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and defendants, this offering being considered as an indispensable preliminary to the dispensing of justice. It is wonderful, however, with what patience they would hear each other's long harangues; though sometimes, where there was an irreconcileable difference of opinion between the judges, the court would break up with much clamour,


Negro amusements.— Festivity and dissipation

at Christmas and harvest-home.-Gambling. --Ideas which the negroes have of the inventions, fic. of the Europeans.


THE negroes have few amusements, nor have they much time to devote to amusement. Plays, as they call them, is their principal and favourite

This is an assemblage of both sexes, who form a ring round a male and female dancer, who perform to the music of their drums, and the songs of the other females of the party, one alternately going over the song, wbile her companions repeat in chorus. Both the singers and dancers shew the exactest precision as to time and measure. This rude music is usually accompanied by a kind of rattles, being small calabashes filled with the black hard seed of a plant which the negroes call Indian shot, or with the seed of the wild liquorice. Nigh at hand, this music is harsh and clamorous; at a distance, however, it has a not unpleasing sound. When two dancers have fatigued themselves pretty well, a second couple enter the ring, and thus the amusement continues. So fond are the negroes of this amusement, that they will continue for nights and days enjoying it, when allowed ; but their owners find it prudent and necessary to restrain them from it, excepting at Christmas, when they have two or three days allowed them. This and harvesthome may

be considered as their two annual fes. tiyals. Little do they consider, and less do they care, for the origin and occasion of the former of these festivals; it suffices that Buckera gives them their three days; though the law appoints only two, in consideration of the injury the negroes may sustain by three days and nights of unbounded dissipation, and of the danger, at such a time of unrestrained licentiousness, of riots, disorder, and even insurrection. On this occasion, these poor people appear as it were quite another race. They shew themselves off to the greatest advantage, by fine clothes, and a profusion of trinkets; they affect a genteeler behaviour, and more select and correct mode of speech ; they address the whites with greater familiarity; they come into their master's houses, and drink with them the distance between them appears to be annihilated for the moment, like the familiar footing on which the Roman slaves were with their masters at the feast of the Saturnalia ; to which a West India Christmas may be compared; pleasure animates them, and seems to throw a veil of oblivion over their cares and their condition; in short, they seem as a people recreated and renewed. Many of then, however, give way to excessive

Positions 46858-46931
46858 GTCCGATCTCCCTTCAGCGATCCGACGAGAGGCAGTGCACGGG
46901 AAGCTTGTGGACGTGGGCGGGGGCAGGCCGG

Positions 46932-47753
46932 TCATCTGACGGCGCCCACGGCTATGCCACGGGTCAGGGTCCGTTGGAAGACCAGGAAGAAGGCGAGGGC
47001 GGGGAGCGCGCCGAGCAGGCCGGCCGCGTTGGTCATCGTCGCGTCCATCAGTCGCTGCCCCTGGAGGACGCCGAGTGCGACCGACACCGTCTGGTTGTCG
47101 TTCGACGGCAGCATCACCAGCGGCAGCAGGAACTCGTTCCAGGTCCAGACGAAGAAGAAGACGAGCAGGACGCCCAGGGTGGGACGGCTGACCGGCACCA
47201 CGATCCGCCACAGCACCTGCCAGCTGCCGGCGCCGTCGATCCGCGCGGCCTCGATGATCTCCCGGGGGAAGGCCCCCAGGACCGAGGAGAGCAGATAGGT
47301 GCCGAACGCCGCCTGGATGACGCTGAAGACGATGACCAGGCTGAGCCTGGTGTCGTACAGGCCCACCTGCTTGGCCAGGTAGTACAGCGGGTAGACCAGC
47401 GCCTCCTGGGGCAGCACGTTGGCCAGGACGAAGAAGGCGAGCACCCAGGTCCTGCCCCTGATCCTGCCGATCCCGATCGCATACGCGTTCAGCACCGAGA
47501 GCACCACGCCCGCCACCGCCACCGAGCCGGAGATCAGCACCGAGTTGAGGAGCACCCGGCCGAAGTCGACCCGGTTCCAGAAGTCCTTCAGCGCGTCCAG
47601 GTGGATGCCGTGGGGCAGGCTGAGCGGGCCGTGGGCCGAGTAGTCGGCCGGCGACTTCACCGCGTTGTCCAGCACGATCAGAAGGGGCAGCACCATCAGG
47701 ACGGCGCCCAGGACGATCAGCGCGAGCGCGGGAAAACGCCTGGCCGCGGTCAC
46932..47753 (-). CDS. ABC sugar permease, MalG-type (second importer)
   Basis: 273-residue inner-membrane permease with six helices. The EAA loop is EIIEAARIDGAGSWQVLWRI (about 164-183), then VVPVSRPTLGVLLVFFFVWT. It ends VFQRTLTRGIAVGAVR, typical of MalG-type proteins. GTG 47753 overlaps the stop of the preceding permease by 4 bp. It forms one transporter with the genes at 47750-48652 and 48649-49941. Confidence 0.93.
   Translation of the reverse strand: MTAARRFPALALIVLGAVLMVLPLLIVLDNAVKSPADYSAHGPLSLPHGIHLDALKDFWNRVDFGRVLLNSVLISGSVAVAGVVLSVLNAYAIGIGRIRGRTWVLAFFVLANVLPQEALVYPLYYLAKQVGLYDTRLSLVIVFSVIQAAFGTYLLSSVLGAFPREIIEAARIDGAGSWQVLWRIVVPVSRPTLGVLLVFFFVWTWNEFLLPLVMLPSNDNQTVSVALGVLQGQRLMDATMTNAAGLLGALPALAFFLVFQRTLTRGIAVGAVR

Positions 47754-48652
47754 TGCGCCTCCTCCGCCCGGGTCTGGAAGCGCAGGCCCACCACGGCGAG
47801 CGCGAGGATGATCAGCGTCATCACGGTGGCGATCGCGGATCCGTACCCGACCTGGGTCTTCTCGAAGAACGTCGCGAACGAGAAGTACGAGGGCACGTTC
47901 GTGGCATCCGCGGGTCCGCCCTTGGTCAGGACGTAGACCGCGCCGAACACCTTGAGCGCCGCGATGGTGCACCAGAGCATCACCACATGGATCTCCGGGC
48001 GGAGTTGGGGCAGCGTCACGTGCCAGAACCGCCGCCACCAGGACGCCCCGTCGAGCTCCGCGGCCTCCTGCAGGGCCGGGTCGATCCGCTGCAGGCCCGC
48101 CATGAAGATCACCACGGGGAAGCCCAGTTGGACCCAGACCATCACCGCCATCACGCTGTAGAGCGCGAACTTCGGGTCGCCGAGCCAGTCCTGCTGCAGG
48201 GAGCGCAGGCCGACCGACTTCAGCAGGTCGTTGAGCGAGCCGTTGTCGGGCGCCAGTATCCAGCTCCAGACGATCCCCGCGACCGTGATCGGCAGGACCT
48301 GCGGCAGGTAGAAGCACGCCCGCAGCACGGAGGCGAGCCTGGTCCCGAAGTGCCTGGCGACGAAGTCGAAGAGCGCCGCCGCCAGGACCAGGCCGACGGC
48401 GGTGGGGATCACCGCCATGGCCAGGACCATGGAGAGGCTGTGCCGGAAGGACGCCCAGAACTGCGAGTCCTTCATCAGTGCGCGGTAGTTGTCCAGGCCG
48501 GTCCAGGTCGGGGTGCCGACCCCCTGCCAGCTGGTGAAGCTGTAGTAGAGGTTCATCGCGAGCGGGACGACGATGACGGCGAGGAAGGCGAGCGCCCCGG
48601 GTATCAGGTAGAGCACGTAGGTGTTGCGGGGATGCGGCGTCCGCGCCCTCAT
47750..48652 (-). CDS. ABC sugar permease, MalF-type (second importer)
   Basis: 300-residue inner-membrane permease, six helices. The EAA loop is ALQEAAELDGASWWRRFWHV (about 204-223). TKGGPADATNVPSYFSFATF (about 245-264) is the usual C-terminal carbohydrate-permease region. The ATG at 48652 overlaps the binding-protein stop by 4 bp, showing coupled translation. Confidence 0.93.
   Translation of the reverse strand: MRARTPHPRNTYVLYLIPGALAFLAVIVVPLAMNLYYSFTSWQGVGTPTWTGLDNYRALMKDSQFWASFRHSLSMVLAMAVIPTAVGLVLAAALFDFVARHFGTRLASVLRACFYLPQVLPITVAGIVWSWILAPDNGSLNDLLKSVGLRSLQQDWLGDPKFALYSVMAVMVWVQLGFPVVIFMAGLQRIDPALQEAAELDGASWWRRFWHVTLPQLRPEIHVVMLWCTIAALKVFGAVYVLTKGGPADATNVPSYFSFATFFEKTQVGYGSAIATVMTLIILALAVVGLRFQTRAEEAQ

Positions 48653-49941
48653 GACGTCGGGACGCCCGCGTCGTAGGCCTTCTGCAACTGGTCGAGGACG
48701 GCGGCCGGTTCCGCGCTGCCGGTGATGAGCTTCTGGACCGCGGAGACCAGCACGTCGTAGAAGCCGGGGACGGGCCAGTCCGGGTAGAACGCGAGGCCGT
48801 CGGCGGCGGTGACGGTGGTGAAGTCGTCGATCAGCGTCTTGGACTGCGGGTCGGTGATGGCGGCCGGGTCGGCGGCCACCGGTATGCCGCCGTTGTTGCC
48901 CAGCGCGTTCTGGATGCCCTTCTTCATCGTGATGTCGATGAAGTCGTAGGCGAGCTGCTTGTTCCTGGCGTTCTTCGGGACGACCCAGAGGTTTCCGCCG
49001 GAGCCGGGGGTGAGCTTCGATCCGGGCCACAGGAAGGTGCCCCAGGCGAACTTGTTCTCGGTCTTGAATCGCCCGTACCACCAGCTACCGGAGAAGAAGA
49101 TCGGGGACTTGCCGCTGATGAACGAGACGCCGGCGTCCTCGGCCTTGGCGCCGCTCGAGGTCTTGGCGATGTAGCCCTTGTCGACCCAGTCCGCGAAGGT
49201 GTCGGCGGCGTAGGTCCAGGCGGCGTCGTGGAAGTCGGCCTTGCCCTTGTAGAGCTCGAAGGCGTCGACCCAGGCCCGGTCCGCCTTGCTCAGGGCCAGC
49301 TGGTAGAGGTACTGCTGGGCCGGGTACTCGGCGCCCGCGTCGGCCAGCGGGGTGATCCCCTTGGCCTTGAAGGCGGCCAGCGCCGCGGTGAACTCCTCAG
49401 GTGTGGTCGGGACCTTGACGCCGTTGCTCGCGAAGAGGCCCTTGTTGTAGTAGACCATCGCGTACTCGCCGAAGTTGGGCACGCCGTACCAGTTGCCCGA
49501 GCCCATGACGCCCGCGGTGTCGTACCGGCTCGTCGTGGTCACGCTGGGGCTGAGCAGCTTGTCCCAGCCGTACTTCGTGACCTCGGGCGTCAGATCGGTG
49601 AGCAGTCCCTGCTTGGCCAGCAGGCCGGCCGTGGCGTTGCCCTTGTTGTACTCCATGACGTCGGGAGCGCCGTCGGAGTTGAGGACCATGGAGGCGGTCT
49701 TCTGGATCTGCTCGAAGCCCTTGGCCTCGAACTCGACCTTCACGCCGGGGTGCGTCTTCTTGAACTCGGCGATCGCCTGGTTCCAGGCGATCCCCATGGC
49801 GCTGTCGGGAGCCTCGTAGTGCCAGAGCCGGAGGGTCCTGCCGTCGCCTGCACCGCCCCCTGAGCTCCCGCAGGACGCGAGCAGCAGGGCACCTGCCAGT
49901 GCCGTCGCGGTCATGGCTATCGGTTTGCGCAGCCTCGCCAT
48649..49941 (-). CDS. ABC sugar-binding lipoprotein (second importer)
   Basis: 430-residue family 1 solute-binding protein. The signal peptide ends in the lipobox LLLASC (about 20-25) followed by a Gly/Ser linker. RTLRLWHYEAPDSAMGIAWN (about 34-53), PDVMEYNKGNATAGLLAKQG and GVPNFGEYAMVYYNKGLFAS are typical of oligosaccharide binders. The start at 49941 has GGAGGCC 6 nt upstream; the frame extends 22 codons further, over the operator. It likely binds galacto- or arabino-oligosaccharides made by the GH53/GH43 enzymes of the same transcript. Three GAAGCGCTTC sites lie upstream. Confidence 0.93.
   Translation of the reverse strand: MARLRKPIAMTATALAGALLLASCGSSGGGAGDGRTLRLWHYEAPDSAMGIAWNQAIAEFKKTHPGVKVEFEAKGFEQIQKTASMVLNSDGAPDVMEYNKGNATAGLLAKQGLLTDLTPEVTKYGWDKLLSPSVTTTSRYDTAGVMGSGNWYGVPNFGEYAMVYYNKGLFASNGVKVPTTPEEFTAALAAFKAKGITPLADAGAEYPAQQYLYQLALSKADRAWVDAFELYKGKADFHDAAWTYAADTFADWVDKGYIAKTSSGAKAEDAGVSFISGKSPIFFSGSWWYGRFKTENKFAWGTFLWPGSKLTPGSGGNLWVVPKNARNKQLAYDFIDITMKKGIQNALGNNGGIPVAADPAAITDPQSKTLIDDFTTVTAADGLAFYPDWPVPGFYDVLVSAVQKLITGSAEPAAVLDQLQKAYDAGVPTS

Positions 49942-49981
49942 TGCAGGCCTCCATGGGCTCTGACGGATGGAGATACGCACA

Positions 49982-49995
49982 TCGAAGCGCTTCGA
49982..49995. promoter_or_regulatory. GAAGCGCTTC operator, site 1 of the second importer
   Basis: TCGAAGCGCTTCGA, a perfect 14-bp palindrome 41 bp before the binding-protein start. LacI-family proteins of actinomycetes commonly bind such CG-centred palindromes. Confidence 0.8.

many deaths.

intemperance, drink inordinately of spirituous liquors, which, with their nocturnal dances and debauches, often brings sickness on them, and is the cause of

Such is the severe exercise they undergo in their violent and athletic dances, such is their fondness for this pastime, such is the heedless manner in which they give themselves up to it during whole nights, even in the

open air; such is their inconsiderate dissipation and exposure of themselves in this celebration of Christmas, that the author has often thought, that if this unrestrained indulgence were permitted for two or three weeks together, instead of two or three days, it would sweep off a considerable portion of the negro population of the country. There is not so great a latitude for indulgence at harvest-home as at Christmas, as here the negroes are allowed only one day. After the riotous festivity of Christmas, the negroes experi. ence à degree of languor and lassitude, which for some days incapacitates them from much exertion or labour.

On new year's day it was customary for the negro girls of the towns (who conceive themselves far superior to those oo the estates, in point of taste, manners, and fashion) to exhibit theinselves in all the pride of gaudy splendor, under the denomination of blues and reds-parties in rivalship and opposition to each other, and dislinguished by these colours.

These girls were


wont to be decked out with much taste, some: times at the expence of their white or brown miss tresses, who took a pride in shewing them off to the greatest advantage. Their dress was of the finest muslin, trimmed with gold or silver, and ornamented with blue or red ribbons, according to their party; and gold necklaces, ear-rings, and other expensive trinkets, shone to advantage on their sable wearers. The most comely young negresses were selected, and such as bad a fine and tutored voice; they paraded through the streets, two and two, in the most exact order, uniform in their dress, and nearly of the same stature and age. They were accompanied by instrumental music; but they generally sung together different songs which they had learned for the occasion, or those which they had caught up from the whites, in a style far superior to the negresses on the plantations. Their appearance, in short, was splendid, elegant, and tasteful, such as would surprise and delight a stranger. At night they had booths erected, illuminated with variegated lamps, and embellished with transparencies and other devices: here they were flattered by the attendance of the white ladies and gentlemen of the place, who came to see this exhibition, and were regaled by a profusion of wines, liqueurs, and sweet-meats. This spirit of emulation, in these parties, for finery and shew, is, however, less prevalent now than it used to

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